All species have an oversized capacity for reproduction, otherwise they would become extinct in times of crisis due to variations of circumstances. In the end it's always hunger that enforces a limit on the size of a population. A great many species have self-regulating birth control mechanisms which prevent them from constantly falling into crisis situations and suffering from hunger. In the case of man, however, such mechanisms - when found at all - are only weak and ineffective: for example, the small-scale infanticide practiced in primitive cultures. Throughout its evolutionary development, humankind has defied and outdistanced the hunger line. Man has been a conspicuously extravagant breeder, and decidedly animal-like. Mankind produces especially large litters both in cramped, distressed conditions, as well as among very prosperous segments of the population. Humans reproduce abundantly in the times of peace and particularly abundantly in the aftermath of a war, owing to a peculiar decree of nature.

It may be said that man's defensive methods are powerless against hunger controlling his population growth, but his offensive methods for pushing the hunger line out of the way of the swelling population are enormously eminent. Man is extremely expansive - fundamentally so, as a species.

In the history of mankind we witness Nature's desperate struggle against an error of her own evolution. An old and previously efficacious method of curtailment, hunger, began to increasingly lose its effectiveness as man's engineering abilities progressed. Man had wrenched himself loose from his niche and started to grab more and more resources, displacing other forms of life. Then Nature took stock of the situation, found out that she had lost the first round, and changed strategy. She brandished a weapon she hadn't been able to employ when the enemy had been scattered in numbers, but one which was all the more effective now against the densely proliferating enemy troops. With the aid of microbes - or "infectious diseases" as man calls them, in the parlance of his war propaganda - Nature fought stubbornly for two thousand years against mankind and achieved many brilliant victories. But these triumphs remained localised, and more and more ineluctably took on the flavour of rear-guard actions. Nature wasn't capable of destroying the echelon of humanity in which scientists and researchers toiled away, and in the meantime they managed to disarm Nature of her arsenal.

At this point, Nature - no longer possessed of the weapons for attaining victory, yet utterly embittered and still retaining her sense of self-esteem - decided to concede a Pyrrhic victory to man, but only in the most absolute sense of the term. During the entire war, Nature had maintained her peculiar connection to the enemy: they had both shared the same supply sources, they drank from the same springs and ate from the same fields. Regardless of the course of the war, a permanent position of constraint prevailed at this point; for just as much as the enemy had not succeeded in conquering the supply targets for himself, Nature likewise did not possess the capability to take these same targets out of the clutches of humanity. The only option left was the scorched earth policy, which Nature had already tested on a small scale during the microbe-phase of the war, and which she decided to carry through to the bitter end. Nature did not submit to defeat - she called it a draw, but at the price of self-immolation. Man wasn't, after all, an external, autonomous enemy, but rather her very own tumour. And the fate of a tumour ordains that it must always die along with its host.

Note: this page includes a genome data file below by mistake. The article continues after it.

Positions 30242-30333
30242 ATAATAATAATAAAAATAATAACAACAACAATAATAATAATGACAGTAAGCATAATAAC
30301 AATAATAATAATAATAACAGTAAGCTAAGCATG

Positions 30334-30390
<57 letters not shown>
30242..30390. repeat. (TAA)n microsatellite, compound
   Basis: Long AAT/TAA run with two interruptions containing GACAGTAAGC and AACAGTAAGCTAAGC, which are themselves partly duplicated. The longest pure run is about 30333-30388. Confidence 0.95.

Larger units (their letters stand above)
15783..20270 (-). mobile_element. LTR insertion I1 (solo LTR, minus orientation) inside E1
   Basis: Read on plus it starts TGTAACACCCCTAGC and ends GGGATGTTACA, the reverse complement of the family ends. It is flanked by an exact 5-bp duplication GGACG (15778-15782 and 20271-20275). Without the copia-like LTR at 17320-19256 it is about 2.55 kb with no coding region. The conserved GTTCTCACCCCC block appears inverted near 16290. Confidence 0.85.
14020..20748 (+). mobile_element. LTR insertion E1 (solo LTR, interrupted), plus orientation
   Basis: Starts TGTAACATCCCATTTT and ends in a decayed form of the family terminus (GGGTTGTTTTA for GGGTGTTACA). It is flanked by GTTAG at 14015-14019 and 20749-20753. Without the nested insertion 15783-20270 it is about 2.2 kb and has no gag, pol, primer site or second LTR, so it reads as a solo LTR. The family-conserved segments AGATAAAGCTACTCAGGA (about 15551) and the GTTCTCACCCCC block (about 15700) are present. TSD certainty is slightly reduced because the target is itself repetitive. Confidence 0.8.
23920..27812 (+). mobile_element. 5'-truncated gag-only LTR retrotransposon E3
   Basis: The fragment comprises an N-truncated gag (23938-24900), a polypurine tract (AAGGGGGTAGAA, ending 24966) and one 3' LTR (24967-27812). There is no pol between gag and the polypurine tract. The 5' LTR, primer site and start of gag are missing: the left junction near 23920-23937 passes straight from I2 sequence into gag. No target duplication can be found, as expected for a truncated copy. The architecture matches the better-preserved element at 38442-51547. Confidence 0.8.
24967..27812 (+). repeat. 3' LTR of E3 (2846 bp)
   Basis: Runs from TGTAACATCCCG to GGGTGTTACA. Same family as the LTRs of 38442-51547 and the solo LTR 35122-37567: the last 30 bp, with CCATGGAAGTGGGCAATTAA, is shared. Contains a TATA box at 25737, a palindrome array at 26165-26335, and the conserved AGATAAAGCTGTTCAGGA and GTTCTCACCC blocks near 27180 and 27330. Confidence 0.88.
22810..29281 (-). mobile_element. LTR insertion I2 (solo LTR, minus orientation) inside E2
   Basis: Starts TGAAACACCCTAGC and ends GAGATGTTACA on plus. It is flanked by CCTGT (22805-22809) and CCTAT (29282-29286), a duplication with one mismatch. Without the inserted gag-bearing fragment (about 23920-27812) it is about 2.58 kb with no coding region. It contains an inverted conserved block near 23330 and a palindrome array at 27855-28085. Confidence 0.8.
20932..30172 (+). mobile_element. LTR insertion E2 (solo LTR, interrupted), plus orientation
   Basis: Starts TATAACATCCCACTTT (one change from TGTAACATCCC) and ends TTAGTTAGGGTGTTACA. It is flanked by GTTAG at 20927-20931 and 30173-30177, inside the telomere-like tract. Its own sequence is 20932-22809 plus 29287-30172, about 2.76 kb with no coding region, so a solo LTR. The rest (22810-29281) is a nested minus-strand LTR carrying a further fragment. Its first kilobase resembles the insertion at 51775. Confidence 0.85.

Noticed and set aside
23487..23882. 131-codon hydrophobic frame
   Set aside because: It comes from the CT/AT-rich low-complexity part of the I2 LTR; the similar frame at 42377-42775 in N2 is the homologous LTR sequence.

In the case of man - who sits atop the food chain, yet nevertheless ominously lacks the ability to sufficiently restrain his own population growth - it might appear that salvation would lie in the propensity for killing his fellow man. The characteristically human institution of war, with its wholesale massacre of fellow humanoids, would seem to contain a basis for desirable population control - that is, if it hadn't been portentously thwarted, since there is no human culture where young females take part in war. Thus, even a large decrease in population as a result of war affects only males, and lasts only a very short time in a given generation. The very next generation is up to strength, and by the natural law of the "baby boom" even becomes oversized, as the females are fertilised through the resilience of just a very small number of males. In reality, the evolution of war, while erratic, has actually been even more negative: in the early stages of its development there were more wars of a type that swept away a moderate amount of civilians as well. But by a twist of man's tragicomic fate, at the very point when the institution of war appeared capable of taking out truly significant shares of fertile females - as was intimated by the bombings of civilians in the Second World War - military technology advanced in such a way that large-scale wars, those with the ability to make substantial demographic impact, became impossible.

Thursday, July 28, 2016

In Defense of Saddam Hussein and His Regime

"The enemies forced strangers into our sea"
- Saddam Hussein, from his last poem
Saddam Hussein, his regime, and the 2003 US-led invasion of Iraq have returned to public discourse. The Chilcot report, recent praise of Saddam Hussein, and the continued terrorist attacks in Europe and the West are all integral to it. US Neoconservatives and leftists are finding common cause in this exchange. In the process, lies and distortions about Saddam Hussein and his regime are reappearing; I disentangle some of these claims.